A candidate’s position on abortion speaks to their position on gender equality, to whether or not they think all people, regardless of gender, should be able to plan their families and determine their futures for themselves. Such a crucial issue cannot be left unaddressed on the national stage this election year.

Reprinted with permission from Media Matters.

Photo: Fox News Channel anchors and debate moderators (L-R) Chris Wallace, Megyn Kelly and Bret Baier await the start of the debate held by Fox News for the top 2016 U.S. Republican presidential candidates in Des Moines, Iowa January 28, 2015. REUTERS/Carlos Barria

Mother Jones Highlights Financial Impact Of Protecting Abortion Clinics From Violence

Published with permission from Media Matters of America

Although right-wing media have denied the severity of anti-choice violence against abortion providers and clinics, a Mother Jones report on the closure of a Planned Parenthood clinic in Appleton, WI, demonstrated the widespread impact such threats are having on access to reproductive health care.

On August 22, the Appleton, WI, Planned Parenthood clinic was forced to close its doors due to security concerns — leaving “any patient who does not live in Madison or Milwaukee” without a nearby provider, according to Planned Parenthood of Wisconsin director of government relations Nicole Safar.

Mother Jones’ Becca Andrews highlighted the major role the financial demands of protecting the clinic from a rising tide of anti-choice violence played in state Planned Parenthood officials’ decision to close the Appleton facility.

In July 2015 the Center for Medical Progress (CMP) released a series of deceptively edited videos alleging wrongdoing by Planned Parenthood employees. According to the National Abortion Federation, in 2015 there was a “dramatic increase in hate speech and internet harassment, death threats, attempted murder, and murder” against abortion providers, “which coincided with the release of [CMP’s] heavily-edited, misleading, and inflammatory videos beginning in July.”

As Andrews noted, this upward trend of violence ultimately “culminat[ed] in the Colorado Springs clinic shooting,” where gunman Robert Lewis Dear was accused of killing three people and injuring nine more. Prior to the November attack, the FBI had warned of a possible uptick in violence against abortion providers, including the possibility of “lone offenders using tactics of arsons and threats all of which are typical of the pro-life extremist movement.”

In spite of this, right-wing media have not only carried water for CMP’s discredited allegations, but also largely dismissed concerns about the severity of clinic violence prompted by their release. For example, on the June 21 edition of Fox News’ The O’Reilly Factor, host Bill O’Reilly downplayed the dangers of clinic violence, claiming he was unable to remember a time when “a Christian blew up an abortion clinic.” In December 2015, Fox News contributor Erick Ericson wrote that he was surprised “more Planned Parenthood facilities and abortionists are not being targeted” and suggested that such violence was only “getting rarer.”

The Appleton clinic had actually already “experienced violence” prior to CMP’s attempted smear campaign, as Andrews explained. In 2012, “anti-abortion activist Francis Grady threw a homemade explosive device through a window and damaged a small exam room” at the Appleton clinic. But the clinic re-opened after this 2012 attack; it was the Colorado Springs shooting — and the resulting security concerns — that spurred it to close its doors permanently, as the costs of “providing more security” were simply too high, Andrews reported.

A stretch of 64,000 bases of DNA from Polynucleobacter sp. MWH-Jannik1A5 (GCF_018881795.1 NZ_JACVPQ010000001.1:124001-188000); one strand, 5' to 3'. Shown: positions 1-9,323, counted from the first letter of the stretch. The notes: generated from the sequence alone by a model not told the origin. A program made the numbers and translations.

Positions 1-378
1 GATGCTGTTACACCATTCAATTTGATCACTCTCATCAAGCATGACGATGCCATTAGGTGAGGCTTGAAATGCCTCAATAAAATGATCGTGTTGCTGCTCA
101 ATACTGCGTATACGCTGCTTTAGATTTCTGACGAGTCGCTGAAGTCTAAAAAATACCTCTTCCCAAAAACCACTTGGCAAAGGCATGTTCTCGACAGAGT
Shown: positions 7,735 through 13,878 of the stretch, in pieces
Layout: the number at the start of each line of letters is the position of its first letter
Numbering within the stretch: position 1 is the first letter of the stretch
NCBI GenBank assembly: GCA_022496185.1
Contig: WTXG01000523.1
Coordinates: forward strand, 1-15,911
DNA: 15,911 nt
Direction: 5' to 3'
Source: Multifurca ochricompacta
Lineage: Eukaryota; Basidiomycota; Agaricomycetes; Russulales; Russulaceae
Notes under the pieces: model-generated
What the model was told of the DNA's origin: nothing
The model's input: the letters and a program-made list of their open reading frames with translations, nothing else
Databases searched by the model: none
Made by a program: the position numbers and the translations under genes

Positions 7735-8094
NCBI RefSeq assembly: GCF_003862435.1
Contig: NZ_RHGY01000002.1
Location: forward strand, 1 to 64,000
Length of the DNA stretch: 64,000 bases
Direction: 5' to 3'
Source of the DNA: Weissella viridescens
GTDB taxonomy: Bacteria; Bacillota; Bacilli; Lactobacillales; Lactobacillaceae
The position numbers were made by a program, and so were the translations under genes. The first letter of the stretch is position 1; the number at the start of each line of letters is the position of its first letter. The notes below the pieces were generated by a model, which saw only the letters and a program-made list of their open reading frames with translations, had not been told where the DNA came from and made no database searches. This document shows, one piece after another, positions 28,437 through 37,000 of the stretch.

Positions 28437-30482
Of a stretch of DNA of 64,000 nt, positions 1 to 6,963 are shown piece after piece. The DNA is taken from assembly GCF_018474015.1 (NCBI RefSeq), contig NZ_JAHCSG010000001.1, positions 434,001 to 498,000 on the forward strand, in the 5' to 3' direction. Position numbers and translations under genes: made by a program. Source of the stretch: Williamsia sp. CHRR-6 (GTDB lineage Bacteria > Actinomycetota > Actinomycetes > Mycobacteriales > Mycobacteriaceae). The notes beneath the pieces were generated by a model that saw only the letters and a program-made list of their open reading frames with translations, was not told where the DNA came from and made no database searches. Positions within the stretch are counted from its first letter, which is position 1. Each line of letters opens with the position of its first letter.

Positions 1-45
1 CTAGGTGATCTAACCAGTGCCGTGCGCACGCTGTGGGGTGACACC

In a statement to The Associated Press, the chief operating officer for Planned Parenthood of Wisconsin, Chris Williams, explained that upgrading the facility would have “cost nearly $300,000.” He said that because of the building’s size and age, the clinic “was just not going to be able to meet the more stringent and scrutinized approach” developed by Planned Parenthood in the wake of the Colorado Springs attack. In an additional statement to The Capital Times newspaper in Madison, Williams noted that although the Appleton clinic wasn’t subject to a specific threat at the time of its closure, Planned Parenthood deals with “constant threats” against its affiliates across the country.

Along with underscoring the severity of anti-choice violence, Mother Jones’ Andrews also outlined the consequences the closure of the Appleton clinic would have on reproductive health care access in the state.

She wrote:

The closure means women will now have to drive 200 or 300 miles to one of the other Wisconsin Planned Parenthood clinics, or go as far as Chicago or Minneapolis. Another option would be in Marquette, Michigan, where a single Planned Parenthood-affiliated physician provides abortions, but the scheduling is infrequent and can be unpredictable.

Planned Parenthood’s Safar echoed this sentiment, noting that due to Wisconsin’s stringent anti-abortion restrictions and a critical shortage of providers, “there is a great need” for abortion access. She said that even with clinics in Appleton, Madison and Milwaukee, “many women” were “having to go somewhere else.”

Photo: A sign is pictured at the entrance to a Planned Parenthood building in New York August 31, 2015. Picture taken August 31, 2015. REUTERS/Lucas Jackson